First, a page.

Woman making minimum wage, who is drowning in debt, takes on second job despite employer forbidding her

Gillian Sisley

An increasing number of people are turning to second jobs to make ends meet. But what happens when a second job is not allowed? This was the dilemma that a Mumsnet user was facing.

*This is a work of non-fiction sourced from social media discussion boards and verified experts/specialists.*

After three months of unexpected financial strain, the author was in need of a second job to help her out of debt. The perfect job opportunity presented itself; a local coffee shop was extending its hours into the evening, and a friend of the author offered her a job. But this left the author in a difficult position, as she details in her post:

“I'm struggling financially, but my 9-5 weekday office job pays minimum wage and I'm getting further into debt. I want to work my way out of the debt and also get out in the evenings and weekends so I'm not home worrying, and a job with these hours seemed the perfect solution. I was told permission will not be granted because it may impact on my ability to do my day job.”

As the cost of living increases, more and more people are turning to multiple jobs to make ends meet, as reported by the Guardian newspaper. And according to data from CNBC, 44% of Americans work a side-hustle, or a second job, in order to afford their lifestyle, basic needs, and paying their bills.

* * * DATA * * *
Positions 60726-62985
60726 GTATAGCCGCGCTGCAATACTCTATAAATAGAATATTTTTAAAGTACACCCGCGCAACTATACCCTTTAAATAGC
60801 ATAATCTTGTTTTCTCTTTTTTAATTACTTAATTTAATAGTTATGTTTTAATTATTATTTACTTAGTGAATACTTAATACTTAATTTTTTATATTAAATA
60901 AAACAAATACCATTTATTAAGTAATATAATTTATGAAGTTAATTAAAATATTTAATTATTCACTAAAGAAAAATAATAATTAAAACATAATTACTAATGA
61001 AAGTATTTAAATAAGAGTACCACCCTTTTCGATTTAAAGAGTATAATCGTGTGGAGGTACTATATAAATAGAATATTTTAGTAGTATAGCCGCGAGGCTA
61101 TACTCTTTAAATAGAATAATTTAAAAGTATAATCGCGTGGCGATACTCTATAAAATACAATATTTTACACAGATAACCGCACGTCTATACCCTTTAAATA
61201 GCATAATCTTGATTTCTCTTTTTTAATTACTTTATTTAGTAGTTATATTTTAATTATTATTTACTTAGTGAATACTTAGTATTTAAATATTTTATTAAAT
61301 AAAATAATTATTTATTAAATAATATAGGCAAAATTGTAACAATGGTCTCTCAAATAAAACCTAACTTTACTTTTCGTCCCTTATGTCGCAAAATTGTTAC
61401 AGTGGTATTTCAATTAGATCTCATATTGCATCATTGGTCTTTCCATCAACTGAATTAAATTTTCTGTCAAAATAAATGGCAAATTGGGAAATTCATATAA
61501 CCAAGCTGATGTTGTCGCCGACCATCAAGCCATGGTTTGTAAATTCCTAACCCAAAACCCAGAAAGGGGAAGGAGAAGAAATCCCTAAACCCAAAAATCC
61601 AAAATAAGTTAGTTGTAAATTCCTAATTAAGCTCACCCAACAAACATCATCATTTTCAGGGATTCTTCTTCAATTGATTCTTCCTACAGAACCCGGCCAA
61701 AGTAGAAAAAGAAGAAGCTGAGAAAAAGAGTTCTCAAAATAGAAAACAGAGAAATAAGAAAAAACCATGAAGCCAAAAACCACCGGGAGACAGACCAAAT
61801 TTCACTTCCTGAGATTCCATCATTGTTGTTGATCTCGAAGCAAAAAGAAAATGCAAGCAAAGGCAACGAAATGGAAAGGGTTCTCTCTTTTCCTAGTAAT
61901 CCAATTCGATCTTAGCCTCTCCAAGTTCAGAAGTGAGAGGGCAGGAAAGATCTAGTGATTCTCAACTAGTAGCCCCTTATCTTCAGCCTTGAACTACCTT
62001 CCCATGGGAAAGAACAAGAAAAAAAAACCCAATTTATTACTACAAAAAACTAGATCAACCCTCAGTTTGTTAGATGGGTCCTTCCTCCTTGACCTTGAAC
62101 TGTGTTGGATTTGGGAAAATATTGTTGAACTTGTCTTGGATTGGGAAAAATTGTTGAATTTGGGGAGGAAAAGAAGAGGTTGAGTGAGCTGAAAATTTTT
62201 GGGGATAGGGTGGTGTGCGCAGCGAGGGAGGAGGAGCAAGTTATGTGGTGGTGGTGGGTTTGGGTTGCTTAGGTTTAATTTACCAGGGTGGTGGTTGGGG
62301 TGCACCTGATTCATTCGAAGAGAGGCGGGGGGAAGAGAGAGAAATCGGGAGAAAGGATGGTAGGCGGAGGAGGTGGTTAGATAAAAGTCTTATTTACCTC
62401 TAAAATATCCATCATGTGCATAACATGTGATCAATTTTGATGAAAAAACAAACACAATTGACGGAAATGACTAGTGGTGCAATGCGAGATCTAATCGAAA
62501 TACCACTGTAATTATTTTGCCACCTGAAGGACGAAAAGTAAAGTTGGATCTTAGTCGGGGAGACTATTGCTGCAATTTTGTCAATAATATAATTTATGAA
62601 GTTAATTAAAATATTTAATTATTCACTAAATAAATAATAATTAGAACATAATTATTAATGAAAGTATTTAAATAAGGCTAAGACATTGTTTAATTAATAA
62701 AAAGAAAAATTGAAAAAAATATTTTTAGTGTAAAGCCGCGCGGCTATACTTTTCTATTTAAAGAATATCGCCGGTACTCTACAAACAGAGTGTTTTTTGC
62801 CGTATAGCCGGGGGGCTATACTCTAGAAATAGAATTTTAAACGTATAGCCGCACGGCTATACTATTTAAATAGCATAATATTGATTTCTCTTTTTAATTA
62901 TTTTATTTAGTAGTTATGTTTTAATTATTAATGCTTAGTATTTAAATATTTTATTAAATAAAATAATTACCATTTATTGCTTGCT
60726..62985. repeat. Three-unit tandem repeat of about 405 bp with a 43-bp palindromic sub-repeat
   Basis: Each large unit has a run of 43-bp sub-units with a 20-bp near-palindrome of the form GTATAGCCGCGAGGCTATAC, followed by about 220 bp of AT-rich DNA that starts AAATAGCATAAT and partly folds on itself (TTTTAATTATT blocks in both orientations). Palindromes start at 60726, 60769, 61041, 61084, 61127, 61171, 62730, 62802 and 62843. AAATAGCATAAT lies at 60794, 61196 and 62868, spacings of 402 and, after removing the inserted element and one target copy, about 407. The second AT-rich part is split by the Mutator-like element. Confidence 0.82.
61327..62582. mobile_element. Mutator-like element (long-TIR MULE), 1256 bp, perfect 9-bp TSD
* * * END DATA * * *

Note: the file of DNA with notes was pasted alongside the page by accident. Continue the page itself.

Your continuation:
Still, the author went ahead with interviews to get another job, despite the lack of permission from her first job. She’s resigned herself to the possibility of getting caught, as she explains:

“My financial situation has worsened and I spend hours in the evening with no money to go out and wishing I could put these hours to good use. Today, the manager [for my impending new job] messaged me to supply reference details. I had planned not to tell my boss and if they ever found out I'd have proved I can do both roles, and I will accept the punishment.”

But the author wasn't sure if she could get a reference from her former manager, who left over a year ago, as she worries her former manager will find the request odd, and may even expose her for having a second job without permission. She concludes:

“She can hardly comment favourably on my honesty when I'm being so duplicitous, not asking my current boss - she will wonder why I'm not asking them. I'm in a mess and I don't know where to turn.”

Fellow Mumsnet users weighed in on the debate, empathizing with the author’s struggle in these difficult financial times. One user suggested:

“Have you checked your main job contract doesn't prohibit you taking on another job? That would be my concern. As long as it doesn't it's not really any of their business how you choose to spend your evenings and weekends, as long as you turn up to work on time, fit and able to work.”

Another wrote:

“I think you're making a bigger deal out of this than needs be. Just ask your former manager for a reference.”

What do you think?

Is the author being disloyal by trying to get a second job to make more money, even though is prohibited by her current employer?

Or is it not at all her company’s business what she does with her time, and they can’t dictate whether or not she finds another method of making money elsewhere?

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